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Here are several examples of when I used Notice/Wonder to introduce new concepts.

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I used this one to help students see the differences between the various forms of linear equations.

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Rather than just giving students a new formula like I would have in the past, I used Notice/Wonder.  Students were able to tell me the variables they were familiar with, so the formula didn’t seem completely new to them, and we discussed the variables they hadn’t seen before.

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In our unit on sequences, I used Notice/Wonder a few times in hopes that students would notice patterns and connect the sequence to the formula.

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I felt that I didn’t use Notice/Wonder as well with my 6th graders, but there were a few times throughout the year that it worked well.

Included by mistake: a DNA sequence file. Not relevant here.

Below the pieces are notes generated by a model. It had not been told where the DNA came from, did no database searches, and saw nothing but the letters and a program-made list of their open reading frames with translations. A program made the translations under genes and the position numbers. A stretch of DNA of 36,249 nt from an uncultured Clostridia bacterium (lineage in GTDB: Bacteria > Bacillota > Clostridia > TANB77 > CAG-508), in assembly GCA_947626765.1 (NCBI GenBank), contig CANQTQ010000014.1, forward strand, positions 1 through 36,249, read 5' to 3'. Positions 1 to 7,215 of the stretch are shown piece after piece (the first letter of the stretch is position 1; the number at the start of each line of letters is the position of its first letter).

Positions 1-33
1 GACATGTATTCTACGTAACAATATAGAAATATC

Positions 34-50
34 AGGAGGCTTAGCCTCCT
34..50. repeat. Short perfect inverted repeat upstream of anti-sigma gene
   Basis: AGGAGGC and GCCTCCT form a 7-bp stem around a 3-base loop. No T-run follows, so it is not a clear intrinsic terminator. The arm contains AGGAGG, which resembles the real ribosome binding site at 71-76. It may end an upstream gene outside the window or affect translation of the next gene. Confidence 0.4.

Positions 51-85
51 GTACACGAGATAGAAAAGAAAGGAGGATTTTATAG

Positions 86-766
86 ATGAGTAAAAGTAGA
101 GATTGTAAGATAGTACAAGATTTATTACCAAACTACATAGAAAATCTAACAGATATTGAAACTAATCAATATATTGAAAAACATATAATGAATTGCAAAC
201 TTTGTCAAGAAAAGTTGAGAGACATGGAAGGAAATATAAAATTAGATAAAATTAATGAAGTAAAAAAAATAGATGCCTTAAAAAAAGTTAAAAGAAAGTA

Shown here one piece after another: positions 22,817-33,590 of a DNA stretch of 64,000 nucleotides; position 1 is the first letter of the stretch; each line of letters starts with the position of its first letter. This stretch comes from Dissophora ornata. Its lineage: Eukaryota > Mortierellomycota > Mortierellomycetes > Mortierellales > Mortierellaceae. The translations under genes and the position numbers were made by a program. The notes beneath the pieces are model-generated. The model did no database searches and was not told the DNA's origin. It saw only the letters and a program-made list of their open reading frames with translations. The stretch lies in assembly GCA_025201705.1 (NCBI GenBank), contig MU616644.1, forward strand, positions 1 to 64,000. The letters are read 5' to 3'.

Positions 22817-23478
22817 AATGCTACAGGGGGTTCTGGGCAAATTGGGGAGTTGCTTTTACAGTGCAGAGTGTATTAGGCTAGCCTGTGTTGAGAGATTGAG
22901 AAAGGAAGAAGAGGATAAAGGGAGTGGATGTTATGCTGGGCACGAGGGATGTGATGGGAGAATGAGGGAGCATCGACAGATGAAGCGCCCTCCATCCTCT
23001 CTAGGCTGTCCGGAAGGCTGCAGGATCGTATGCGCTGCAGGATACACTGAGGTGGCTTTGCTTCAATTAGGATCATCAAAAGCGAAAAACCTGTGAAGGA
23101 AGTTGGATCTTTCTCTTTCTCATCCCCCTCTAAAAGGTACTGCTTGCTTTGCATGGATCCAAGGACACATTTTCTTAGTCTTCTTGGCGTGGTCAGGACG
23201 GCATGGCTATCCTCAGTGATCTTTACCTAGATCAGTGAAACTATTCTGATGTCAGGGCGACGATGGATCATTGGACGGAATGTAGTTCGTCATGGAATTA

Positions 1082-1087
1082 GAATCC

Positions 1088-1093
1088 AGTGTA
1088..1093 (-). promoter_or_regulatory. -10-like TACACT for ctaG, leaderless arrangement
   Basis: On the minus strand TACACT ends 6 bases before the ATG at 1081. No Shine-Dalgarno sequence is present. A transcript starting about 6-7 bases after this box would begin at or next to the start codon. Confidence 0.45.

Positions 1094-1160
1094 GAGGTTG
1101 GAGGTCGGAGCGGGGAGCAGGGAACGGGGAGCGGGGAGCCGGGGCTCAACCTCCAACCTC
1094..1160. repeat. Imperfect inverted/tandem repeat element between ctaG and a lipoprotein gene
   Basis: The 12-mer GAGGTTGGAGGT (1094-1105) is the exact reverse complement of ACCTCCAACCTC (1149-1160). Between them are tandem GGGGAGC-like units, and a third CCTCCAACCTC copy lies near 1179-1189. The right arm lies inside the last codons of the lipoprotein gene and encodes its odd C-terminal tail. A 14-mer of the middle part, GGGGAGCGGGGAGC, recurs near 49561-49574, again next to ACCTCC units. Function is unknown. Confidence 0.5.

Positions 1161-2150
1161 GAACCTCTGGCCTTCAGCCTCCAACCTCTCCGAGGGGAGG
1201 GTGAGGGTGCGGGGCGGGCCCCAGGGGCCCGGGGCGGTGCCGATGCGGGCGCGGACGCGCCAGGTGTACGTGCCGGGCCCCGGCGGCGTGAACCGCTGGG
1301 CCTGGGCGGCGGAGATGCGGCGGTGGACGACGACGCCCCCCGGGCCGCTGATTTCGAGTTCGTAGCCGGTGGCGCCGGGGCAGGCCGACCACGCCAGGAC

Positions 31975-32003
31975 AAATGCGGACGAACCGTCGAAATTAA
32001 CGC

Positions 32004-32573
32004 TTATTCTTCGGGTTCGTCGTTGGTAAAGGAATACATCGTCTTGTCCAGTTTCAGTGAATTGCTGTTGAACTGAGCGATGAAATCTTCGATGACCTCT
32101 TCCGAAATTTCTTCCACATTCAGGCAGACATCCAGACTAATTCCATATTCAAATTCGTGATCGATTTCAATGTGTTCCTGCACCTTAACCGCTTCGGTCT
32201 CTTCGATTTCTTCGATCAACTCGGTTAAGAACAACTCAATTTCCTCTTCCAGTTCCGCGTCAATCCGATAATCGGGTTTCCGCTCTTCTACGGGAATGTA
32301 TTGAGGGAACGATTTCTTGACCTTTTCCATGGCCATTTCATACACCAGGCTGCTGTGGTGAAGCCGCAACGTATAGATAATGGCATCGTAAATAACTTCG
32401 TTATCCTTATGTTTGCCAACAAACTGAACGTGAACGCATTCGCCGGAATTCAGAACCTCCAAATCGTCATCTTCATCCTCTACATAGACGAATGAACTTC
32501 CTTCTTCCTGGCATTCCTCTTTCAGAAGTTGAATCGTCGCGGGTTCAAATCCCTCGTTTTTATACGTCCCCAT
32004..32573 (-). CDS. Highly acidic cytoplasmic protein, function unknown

I used it at the start of the year to introduce the game Set.

This spring I saw this Tweet.  I’m always encouraged when I see that someone else confirms that something I did in my classroom was a good idea.

After seeing that, I was reminded to use it again to introduce the rules to this Kenken puzzles.

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I used the following image when introducing the idea that there are 180° in a triangle.

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A few days later I put up these images to talk about the interior angles of polygons.

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Twitter: More than Just a Place to Steal Resources